4. Going Through the GSA Schedule Acquisition Process Alone
We get asked this question a lot: “Can I get a GSA Schedule on my own?” The short answer is, yes. There’s nothing in the GSA rules and regulations that say you have to hire a consultant to work with you. However, if you go through the GSA Schedule process alone and you don’t have the proper GSA knowledge, experience, or bandwidth, it could end up in a delay or a rejection.
GSA is not there to handhold you through the process and can reject proposals for small mistakes, meaning you’ll have to go back to square one and start the process all over again. GSA Schedule proposals take up a considerable about of time and can suck up even more if you are wrestling through the requirements and documents on your own.
If you feel as if your company doesn’t have enough time or resources, hiring a GSA Schedule consultant to guide you through the acquisition process and stay on top of all the necessary requirements and due dates could be beneficial for you. Especially if you are stuck in the middle of preparing an offer, or if you have received an offer rejection in the past.
5. Choosing the Wrong Special Item Number (SIN)
With the Multiple Award Schedule (MAS), companies can add any of the 315 SINs to their GSA Schedule either during the proposal process or once they have their Schedule through a contract modification. If you’re unfamiliar, Special Item Numbers (SINs) further narrow down products and services from the 12 Large Categories offered through the MAS Program.
As a prospective GSA Schedule contractor, it’s important you pick the right Special Item Number that corresponds to your company’s scope. GSA may reject your proposal if you choose SINs that are out of your scope and do not match your products and/or services.
So, how do you make sure you choose the right SIN? First, you’ll want to check GSA’s Available Offerings and Requirements page to see what is offered through the GSA Schedule Program. Once you have narrowed down to a SIN, you’ll want to check each SIN under their Large Category specific pages in SAM.gov. The Large Category attachments will tell you if the SIN you chose will require any additional technical evaluations, requirements for ordering, past project write-ups, etc.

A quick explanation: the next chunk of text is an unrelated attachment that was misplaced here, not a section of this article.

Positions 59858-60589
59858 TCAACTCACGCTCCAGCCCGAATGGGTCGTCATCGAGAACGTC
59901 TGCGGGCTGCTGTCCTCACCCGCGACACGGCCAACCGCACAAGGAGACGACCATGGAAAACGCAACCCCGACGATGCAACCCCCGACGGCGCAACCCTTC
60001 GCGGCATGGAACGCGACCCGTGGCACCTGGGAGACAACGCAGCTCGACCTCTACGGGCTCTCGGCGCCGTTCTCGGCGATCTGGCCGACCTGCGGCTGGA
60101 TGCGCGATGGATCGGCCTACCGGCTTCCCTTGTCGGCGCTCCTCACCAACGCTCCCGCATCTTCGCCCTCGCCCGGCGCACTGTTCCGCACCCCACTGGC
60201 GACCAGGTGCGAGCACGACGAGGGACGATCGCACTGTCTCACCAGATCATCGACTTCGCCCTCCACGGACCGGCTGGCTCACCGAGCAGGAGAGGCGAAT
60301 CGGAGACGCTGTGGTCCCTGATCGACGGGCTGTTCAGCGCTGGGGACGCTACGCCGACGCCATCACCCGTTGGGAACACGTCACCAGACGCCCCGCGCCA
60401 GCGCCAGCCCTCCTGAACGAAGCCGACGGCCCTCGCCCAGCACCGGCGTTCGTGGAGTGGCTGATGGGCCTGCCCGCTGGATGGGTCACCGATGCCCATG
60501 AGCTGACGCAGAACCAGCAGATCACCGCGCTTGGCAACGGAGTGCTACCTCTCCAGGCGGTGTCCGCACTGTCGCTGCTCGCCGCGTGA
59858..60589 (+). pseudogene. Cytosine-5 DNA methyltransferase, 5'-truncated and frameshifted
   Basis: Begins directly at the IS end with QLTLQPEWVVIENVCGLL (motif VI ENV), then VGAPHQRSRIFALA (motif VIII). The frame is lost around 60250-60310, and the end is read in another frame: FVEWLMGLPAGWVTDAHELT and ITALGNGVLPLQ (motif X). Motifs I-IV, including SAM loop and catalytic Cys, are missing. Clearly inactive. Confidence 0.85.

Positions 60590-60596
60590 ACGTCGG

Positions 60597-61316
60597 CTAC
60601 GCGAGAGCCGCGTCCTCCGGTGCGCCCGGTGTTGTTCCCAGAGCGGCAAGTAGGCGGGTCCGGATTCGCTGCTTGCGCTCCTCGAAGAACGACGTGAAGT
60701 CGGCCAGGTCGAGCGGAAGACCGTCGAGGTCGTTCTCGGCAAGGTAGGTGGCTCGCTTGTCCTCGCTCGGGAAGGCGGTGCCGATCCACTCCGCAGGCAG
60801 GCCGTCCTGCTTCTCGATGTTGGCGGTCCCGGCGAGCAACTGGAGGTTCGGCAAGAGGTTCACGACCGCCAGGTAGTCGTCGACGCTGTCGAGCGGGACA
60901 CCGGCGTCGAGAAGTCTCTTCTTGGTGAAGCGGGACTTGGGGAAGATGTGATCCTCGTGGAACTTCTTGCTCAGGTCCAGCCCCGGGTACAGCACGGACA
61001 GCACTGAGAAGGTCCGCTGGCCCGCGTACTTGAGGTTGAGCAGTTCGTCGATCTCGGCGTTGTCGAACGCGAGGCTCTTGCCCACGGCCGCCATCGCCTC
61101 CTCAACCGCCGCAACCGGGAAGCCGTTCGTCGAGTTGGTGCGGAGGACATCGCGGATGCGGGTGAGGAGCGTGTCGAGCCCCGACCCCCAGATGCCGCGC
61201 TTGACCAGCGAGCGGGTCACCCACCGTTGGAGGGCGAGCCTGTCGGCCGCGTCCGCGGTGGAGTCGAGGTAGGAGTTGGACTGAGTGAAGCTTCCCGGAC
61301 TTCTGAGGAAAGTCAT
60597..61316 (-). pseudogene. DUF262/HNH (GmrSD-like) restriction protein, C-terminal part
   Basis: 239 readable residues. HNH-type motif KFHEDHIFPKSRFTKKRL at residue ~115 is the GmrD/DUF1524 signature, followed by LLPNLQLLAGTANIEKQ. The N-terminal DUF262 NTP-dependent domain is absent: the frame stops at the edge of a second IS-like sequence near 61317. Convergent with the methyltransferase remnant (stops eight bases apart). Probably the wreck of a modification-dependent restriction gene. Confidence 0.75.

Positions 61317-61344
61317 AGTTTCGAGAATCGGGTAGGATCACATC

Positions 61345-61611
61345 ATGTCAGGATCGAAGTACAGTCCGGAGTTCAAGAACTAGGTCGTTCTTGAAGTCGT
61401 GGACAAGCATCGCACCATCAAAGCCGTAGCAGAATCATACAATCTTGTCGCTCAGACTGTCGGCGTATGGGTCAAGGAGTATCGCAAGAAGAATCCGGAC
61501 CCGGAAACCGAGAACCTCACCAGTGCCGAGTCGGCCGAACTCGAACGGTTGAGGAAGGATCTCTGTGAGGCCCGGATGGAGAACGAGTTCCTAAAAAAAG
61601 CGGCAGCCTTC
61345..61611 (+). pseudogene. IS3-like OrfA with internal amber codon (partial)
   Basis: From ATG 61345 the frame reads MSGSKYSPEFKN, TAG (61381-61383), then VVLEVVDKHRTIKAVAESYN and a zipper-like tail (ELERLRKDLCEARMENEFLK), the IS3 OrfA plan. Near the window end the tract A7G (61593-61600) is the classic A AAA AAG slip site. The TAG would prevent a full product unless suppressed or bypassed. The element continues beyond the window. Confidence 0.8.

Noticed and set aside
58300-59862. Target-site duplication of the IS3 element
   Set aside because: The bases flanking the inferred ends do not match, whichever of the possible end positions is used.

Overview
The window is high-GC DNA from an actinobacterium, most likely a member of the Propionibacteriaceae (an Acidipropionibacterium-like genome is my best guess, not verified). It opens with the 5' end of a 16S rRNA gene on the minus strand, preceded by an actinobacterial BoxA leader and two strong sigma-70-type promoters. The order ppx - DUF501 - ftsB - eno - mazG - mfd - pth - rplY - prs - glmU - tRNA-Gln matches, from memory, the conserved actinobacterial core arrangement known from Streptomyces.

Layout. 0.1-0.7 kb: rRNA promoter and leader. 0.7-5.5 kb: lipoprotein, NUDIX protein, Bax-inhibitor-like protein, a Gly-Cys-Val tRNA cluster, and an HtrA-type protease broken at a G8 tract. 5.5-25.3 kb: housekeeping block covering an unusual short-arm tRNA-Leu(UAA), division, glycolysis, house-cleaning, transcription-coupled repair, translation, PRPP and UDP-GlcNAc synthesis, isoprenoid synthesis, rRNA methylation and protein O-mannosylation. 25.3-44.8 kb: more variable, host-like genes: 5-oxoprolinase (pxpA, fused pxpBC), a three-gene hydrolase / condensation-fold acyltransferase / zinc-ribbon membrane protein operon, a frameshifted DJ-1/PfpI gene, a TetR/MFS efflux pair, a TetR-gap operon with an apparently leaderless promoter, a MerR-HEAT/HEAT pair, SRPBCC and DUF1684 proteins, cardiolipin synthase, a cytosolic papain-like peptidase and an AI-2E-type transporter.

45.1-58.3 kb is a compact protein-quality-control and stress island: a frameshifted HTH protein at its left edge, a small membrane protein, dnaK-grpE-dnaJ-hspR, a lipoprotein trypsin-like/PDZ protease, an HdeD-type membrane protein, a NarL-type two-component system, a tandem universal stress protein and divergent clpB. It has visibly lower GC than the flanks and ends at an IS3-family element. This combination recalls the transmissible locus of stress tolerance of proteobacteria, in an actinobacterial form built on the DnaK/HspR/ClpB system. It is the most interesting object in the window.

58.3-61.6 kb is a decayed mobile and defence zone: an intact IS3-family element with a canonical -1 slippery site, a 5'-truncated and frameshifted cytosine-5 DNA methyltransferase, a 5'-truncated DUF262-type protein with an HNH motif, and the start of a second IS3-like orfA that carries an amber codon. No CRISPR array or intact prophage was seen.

Tips for Finding the Right Special Item Number (SIN)
You’ll want to pay special attention to your SIN requirements to ensure your documentation is accurate and complete. If you select a SIN that you can’t provide the right documentation for, or if you forget some requirements in your GSA offer, it could delay the process or end in rejection.
We also suggest that you don’t pursue too many Special Item Numbers of different disciplines, and you focus on your core competency. It can be tempting to select multiple SINs, but remember, you will need to demonstrate you fit within the scope by providing past performance examples. Past performance examples also have to be from within the last 2 years or a current project that has been going on for at least a year. So, in short, if you haven’t sold it before, you can’t offer it.
Do You Need Help with Your GSA Schedule Proposal?
While a GSA Schedule can certainly be rewarding for your company, you want to make sure the process of acquiring one goes smoothly and it’s done right the first time. While we hope these tips will help you make sense of the process, we understand that you might still be feeling overwhelmed or unsure of where to start.
If you want to learn more about getting preparing a GSA Schedule proposal, you can check out these blogs:
- Common Problems Filling Out the GSA Schedule Proposal
- 4 Tips for Preparing a Successful GSA MAS Offer
If you have any questions about getting a GSA Schedule or you need help with the process, one of our consultants would be happy to help you.
About Stephanie Hagan
Stephanie Hagan is the Content Writer and Digital Editor for Winvale where she helps the marketing department continue to develop and distribute GSA and government contracting content. Stephanie grew up in Sarasota, Florida, and earned her Bachelor's of Arts in Journalism and Rhetoric/Communications from the University of Richmond.